In contrast we have Blake Weir and Amanda Marie Parker who play couples who spiritually remain the same in both acts. In the first portion Blake plays a minor character from A RAISIN IN THE SUN who tries to bribe a black family into not moving into his neighborhood. Here we see him badgering the current occupants to stay put for the sake of the greater good. The second act he plays an out of touch typical white guy who finds humor in racist jokes, and one who refuses to see his own privilege and superiority complex. Weir disappears into each role unapologetically, and he provokes and disturbs in equal doses. Amanda Marie Parker in turn plays the innocent deaf wife in the first part, and then gets to sink her teeth into a wrong-headed suburban mom who thinks she is far more progressive than she is. Both actors do great work without ever pausing or flinching to show imperfections. They don't hold back, and willingly dive into the murk set before them.

Wesley Whitson gets to showcase a humble priest and a flashy gay real estate lawyer which show off his range brilliantly. He is earnest and sweet as the clergyman, and then acidic and cutting in the latter half. Derrick Brent II plays a black husband in both parts, and he easily embodies both anger and restraint when confronted with the blatant injustice and stereotyping. And rounding out the cast is Crystal Rae who I saw play her part after merely two days of scant rehearsal. She plays the maid in act one, and then becomes the advocate for her community in the second stretch. Despite being on book, I was moved by her performances in both characters. She has a sweetness that comes across initially, but also a wry witty strength showcased later. Her performance was not hindered other than occasionally having to look down for reassurance in a script. It is truly watching someone embody grace under pressure, and she has much to take pride in.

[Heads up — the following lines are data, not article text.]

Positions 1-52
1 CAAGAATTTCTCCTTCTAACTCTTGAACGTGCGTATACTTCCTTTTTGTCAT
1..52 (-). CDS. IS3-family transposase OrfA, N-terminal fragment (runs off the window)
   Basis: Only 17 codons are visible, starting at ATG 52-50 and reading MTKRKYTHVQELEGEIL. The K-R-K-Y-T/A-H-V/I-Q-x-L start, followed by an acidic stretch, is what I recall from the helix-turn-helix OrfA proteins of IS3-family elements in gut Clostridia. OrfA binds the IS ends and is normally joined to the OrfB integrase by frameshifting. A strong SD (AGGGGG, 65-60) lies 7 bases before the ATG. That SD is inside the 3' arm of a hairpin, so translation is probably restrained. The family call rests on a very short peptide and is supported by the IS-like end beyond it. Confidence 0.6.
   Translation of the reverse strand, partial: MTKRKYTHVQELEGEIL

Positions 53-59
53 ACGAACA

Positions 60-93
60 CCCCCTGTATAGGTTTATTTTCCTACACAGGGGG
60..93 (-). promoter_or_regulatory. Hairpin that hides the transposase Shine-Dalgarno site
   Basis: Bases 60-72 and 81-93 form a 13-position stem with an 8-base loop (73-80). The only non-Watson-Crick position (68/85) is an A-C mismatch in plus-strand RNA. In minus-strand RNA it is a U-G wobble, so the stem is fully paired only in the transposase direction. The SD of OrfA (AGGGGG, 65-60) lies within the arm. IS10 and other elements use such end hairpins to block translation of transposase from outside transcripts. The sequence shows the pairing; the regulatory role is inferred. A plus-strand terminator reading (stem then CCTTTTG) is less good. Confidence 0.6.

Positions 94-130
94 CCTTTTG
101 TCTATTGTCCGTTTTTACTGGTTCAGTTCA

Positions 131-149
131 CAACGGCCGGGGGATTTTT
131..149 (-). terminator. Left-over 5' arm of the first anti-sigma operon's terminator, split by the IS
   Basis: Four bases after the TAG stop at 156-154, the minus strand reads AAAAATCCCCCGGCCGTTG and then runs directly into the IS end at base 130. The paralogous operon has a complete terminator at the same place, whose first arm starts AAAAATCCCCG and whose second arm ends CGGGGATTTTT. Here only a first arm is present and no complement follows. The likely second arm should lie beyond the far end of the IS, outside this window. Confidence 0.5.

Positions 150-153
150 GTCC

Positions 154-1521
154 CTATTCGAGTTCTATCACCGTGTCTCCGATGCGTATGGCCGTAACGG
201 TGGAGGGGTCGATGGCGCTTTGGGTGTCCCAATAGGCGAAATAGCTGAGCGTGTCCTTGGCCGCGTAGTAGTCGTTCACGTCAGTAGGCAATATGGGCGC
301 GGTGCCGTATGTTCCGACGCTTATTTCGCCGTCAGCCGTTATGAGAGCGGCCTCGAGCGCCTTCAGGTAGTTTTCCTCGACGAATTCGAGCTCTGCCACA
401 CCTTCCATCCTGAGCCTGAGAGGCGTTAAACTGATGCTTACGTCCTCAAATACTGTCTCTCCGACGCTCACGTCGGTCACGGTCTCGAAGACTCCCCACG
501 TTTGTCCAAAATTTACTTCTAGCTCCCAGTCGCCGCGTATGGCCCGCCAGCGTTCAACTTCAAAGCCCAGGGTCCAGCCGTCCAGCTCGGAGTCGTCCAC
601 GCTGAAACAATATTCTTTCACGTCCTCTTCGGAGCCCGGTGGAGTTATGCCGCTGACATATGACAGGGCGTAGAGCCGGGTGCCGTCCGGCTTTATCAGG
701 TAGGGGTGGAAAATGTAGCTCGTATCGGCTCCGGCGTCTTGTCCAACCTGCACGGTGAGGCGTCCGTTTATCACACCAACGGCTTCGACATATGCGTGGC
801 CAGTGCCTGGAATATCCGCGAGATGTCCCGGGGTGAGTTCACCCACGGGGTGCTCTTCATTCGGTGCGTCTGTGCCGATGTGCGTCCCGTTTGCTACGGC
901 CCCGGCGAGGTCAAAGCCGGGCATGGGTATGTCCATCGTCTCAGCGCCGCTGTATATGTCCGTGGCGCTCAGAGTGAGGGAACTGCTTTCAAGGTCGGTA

Technically CLYBOURNE PARK is a miracle, and the physical aspects and design work continue the Dirt Dogs reputation for excellence in production work. Mark A. Lewis delivers an impressive set design that translates to one of the best looking spaces I have seen in any theater professional or otherwise. Travis Ammons provides excellent sound cues, and helps set the scene with music fitting each era as an overture to each act. Lights by Kris Phelps are also evocative and well executed. You couldn't ask for a better tech crew than this one.

Despite an onslaught of tragedies and mishaps, the Dirt Dogs production of CLYBOURNE PARK is an engaging night of theater. It's a chance to revel in a brilliant script, to watch an immensely talented group of actors, and to witness technical expertise. They found grace and beauty in the face of a myriad of obstacles. The audience gave the company a well-deserved standing ovation on their opening to celebrate their triumph over adversity. In the end they still managed to produce a show that asks the hard questions, never flinches from the truth, and captures perfectly what it means to be human. Imperfections be damned.

CLYBOURNE PARK runs through June 11th at the MATCH complex in Midtown. The company is not enforcing any COVID protocols, and masking is optional. The show runs two hours and includes a fifteen minute intermission.



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From This Author - Brett Cullum